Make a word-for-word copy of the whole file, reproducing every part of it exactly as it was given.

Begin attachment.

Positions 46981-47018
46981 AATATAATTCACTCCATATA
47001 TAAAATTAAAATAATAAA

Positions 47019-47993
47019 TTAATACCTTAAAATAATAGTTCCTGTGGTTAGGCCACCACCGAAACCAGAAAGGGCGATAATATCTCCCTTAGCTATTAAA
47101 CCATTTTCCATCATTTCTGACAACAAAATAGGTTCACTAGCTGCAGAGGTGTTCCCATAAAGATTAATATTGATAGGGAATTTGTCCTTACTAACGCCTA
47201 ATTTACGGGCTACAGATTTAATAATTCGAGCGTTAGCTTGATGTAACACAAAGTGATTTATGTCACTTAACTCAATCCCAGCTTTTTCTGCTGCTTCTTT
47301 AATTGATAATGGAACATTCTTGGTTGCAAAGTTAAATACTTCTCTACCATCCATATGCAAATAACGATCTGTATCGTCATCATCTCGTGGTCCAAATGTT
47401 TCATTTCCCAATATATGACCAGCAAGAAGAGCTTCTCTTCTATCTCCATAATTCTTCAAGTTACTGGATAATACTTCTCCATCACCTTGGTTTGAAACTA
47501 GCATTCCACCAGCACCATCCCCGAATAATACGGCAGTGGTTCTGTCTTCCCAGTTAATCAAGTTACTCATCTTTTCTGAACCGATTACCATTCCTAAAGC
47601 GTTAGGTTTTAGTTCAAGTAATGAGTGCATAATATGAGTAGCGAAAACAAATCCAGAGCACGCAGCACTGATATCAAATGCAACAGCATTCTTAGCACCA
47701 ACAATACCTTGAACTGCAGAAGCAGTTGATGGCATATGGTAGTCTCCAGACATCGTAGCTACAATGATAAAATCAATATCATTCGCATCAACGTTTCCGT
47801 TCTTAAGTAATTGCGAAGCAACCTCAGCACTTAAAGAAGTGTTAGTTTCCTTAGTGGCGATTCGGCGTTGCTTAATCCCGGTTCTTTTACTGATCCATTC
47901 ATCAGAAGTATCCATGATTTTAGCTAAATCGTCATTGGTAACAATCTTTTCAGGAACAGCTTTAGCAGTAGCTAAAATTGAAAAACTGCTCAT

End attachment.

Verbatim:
Positions 46981-47018
46981 AATATAATTCACTCCATATA
47001 TAAAATTAAAATAATAAA

Positions 47019-47993
47019 TTAATACCTTAAAATAATAGTTCCTGTGGTTAGGCCACCACCGAAACCAGAAAGGGCGATAATATCTCCCTTAGCTATTAAA
47101 CCATTTTCCATCATTTCTGACAACAAAATAGGTTCACTAGCTGCAGAGGTGTTCCCATAAAGATTAATATTGATAGGGAATTTGTCCTTACTAACGCCTA
47201 ATTTACGGGCTACAGATTTAATAATTCGAGCGTTAGCTTGATGTAACACAAAGTGATTTATGTCACTTAACTCAATCCCAGCTTTTTCTGCTGCTTCTTT
47301 AATTGATAATGGAACATTCTTGGTTGCAAAGTTAAATACTTCTCTACCATCCATATGCAAATAACGATCTGTATCGTCATCATCTCGTGGTCCAAATGTT
47401 TCATTTCCCAATATATGACCAGCAAGAAGAGCTTCTCTTCTATCTCCATAATTCTTCAAGTTACTGGATAATACTTCTCCATCACCTTGGTTTGAAACTA
47501 GCATTCCACCAGCACCATCCCCGAATAATACGGCAGTGGTTCTGTCTTCCCAGTTAATCAAGTTACTCATCTTTTCTGAACCGATTACCATTCCTAAAGC
47601 GTTAGGTTTTAGTTCAAGTAATGAGTGCATAATATGAGTAGCGAAAACAAATCCAGAGCACGCAGCACTGATATCAAATGCAACAGCATTCTTAGCACCA
47701 ACAATACCTTGAACTGCAGAAGCAGTTGATGGCATATGGTAGTCTCCAGACATCGTAGCTACAATGATAAAATCAATATCATTCGCATCAACGTTTCCGT
47801 TCTTAAGTAATTGCGAAGCAACCTCAGCACTTAAAGAAGTGTTAGTTTCCTTAGTGGCGATTCGGCGTTGCTTAATCCCGGTTCTTTTACTGATCCATTC
47901 ATCAGAAGTATCCATGATTTTAGCTAAATCGTCATTGGTAACAATCTTTTCAGGAACAGCTTTAGCAGTAGCTAAAATTGAAAAACTGCTCAT